A Manual of Medical Manipulation
Back pain is the single greatest cause of chronic sickness in the 16 to 44 age group. Furthermore the incidence is increasing; it has doubled between 1970 and 1980 and again between 1980 and 1990 to reach a figure of 67 million days sickness per annum.
A higher profile to the management of back pain in General Practice is inevitable and medical manipulation is, in particular, suitable for use by GPs. A number of manipulative techniques are easily taught and can be safely used by the GP.
Manipulation is, however, still a relatively controversial technique and this book aims to present the basic science and techniques of the process in a form that should be usable by all GPs. The basic epidemiology, pathology, psychology and physiology of spinal pain are considered followed by a straightforward account of the indications, contraindications and dangers of manipulation. Descriptions and illustrations of selected techniques are provided.
Most important of all, manipulation is discussed in the context of the other therapies available to the GP either directly or by referral.
What people are saying - Write a review
We haven't found any reviews in the usual places.
Anatomy and biomechanics
Contraindications and dangers
3 other sections not shown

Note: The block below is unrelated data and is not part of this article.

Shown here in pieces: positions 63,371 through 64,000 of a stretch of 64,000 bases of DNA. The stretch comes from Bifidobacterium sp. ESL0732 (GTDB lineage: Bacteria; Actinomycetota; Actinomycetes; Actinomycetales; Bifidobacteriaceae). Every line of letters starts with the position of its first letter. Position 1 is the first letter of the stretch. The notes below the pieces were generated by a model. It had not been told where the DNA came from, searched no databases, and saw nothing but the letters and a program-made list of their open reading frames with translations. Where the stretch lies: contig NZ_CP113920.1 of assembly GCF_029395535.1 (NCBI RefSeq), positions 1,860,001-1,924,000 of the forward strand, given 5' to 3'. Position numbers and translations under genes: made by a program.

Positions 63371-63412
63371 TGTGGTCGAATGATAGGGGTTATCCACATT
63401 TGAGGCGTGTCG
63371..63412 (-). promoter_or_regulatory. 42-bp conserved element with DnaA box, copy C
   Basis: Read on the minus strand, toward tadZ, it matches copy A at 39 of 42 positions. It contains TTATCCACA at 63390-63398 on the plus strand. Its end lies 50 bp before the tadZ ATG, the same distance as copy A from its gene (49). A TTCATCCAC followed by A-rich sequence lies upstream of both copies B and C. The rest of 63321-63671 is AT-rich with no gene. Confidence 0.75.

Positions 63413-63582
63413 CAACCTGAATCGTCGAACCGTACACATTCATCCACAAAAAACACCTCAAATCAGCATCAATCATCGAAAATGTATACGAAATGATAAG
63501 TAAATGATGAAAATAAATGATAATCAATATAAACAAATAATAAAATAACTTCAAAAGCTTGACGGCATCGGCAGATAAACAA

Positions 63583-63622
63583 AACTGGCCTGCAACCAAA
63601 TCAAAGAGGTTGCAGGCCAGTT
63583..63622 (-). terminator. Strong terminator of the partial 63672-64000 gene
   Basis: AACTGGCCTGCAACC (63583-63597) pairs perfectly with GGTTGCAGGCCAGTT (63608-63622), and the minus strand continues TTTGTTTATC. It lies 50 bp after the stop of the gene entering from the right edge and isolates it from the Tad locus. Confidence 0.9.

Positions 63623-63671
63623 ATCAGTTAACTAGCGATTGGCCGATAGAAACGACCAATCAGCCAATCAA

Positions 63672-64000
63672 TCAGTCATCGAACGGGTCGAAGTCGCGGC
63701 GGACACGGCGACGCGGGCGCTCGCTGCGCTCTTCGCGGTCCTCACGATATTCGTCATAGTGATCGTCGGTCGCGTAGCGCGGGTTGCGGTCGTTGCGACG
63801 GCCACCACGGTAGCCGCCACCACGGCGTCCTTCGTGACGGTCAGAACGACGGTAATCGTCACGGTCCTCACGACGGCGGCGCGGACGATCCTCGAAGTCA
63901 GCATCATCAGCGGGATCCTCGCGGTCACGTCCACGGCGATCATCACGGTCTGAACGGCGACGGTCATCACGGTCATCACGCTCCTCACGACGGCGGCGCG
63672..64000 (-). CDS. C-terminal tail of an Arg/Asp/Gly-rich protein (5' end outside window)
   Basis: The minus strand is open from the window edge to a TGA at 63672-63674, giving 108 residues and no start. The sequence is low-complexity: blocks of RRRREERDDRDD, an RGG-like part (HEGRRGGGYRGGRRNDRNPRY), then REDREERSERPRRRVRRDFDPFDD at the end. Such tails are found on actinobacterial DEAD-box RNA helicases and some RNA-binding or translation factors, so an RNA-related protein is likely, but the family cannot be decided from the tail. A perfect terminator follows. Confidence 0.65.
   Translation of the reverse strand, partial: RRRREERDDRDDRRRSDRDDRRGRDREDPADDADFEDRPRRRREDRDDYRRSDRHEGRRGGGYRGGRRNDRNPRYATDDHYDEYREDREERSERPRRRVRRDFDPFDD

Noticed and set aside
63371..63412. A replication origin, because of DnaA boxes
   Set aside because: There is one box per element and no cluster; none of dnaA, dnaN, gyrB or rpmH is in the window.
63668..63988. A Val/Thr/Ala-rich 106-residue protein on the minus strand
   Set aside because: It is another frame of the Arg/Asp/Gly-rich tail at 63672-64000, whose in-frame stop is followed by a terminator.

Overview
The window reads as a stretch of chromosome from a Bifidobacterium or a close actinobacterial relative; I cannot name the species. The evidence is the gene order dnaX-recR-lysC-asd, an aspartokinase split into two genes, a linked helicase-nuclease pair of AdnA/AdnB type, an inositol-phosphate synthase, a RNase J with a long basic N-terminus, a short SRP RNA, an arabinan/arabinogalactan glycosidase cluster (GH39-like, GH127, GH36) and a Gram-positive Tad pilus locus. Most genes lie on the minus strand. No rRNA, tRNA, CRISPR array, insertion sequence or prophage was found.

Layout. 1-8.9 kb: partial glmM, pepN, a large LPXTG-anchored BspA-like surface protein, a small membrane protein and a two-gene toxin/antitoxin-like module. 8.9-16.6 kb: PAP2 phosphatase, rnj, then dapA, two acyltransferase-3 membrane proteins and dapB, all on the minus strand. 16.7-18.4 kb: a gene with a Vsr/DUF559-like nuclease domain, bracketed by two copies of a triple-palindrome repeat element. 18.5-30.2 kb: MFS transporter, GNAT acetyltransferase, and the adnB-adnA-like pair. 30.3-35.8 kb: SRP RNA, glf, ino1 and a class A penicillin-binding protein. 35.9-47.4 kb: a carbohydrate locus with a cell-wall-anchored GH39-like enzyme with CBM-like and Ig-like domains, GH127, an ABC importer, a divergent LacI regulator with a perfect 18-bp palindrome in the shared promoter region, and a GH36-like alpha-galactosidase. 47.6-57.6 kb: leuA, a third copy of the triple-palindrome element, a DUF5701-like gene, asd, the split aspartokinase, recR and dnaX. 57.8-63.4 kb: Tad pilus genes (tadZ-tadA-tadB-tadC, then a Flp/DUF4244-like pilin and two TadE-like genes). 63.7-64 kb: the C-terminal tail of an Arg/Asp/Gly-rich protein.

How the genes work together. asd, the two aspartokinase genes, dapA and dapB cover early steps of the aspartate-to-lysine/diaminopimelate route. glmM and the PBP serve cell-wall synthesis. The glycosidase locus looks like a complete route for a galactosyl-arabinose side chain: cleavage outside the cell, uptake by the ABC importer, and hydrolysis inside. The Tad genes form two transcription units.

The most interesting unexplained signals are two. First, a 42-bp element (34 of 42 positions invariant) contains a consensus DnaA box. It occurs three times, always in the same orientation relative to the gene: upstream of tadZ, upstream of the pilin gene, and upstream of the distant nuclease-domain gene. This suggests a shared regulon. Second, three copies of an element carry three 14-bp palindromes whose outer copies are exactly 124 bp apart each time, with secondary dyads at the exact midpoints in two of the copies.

abdominal activity acupuncture acute afferent anaesthetic analgesia analgesic apophyseal joint assessment bedrest brain cells cervical spine chest chiropractic chronic low back chronic pain Clin clinical clinician cognitive complex contraindications dermatome diagnosis disc disease dorsal horn drugs effects electromyograms epidural factors fibres form of treatment headache hypnosis indicated inhibition injection injury input involved lamina Lie the patient ligament low back pain lumbar spine Manual Medicine mechanisms mechanoceptors mechanoreceptive medical manipulation Melzack eds movements muscle musculoskeletal neck needle Neurol nociceptive nociceptors noxious stimuli pain behaviour pain control pain of vertebral pain relief pain syndromes peripheral nerve physiological placebo posterior present problems psychological receptive fields referred pain reflex relevant response Rheumatology rotation Scand segmental sensory skin spinal cord spinal pain spinous process steroid stimulation Surg symptoms techniques tenderness Textbook of Pain therapy thoracic tissues trigger points unpredictable upper vertebral origin Wall and Melzack Wyke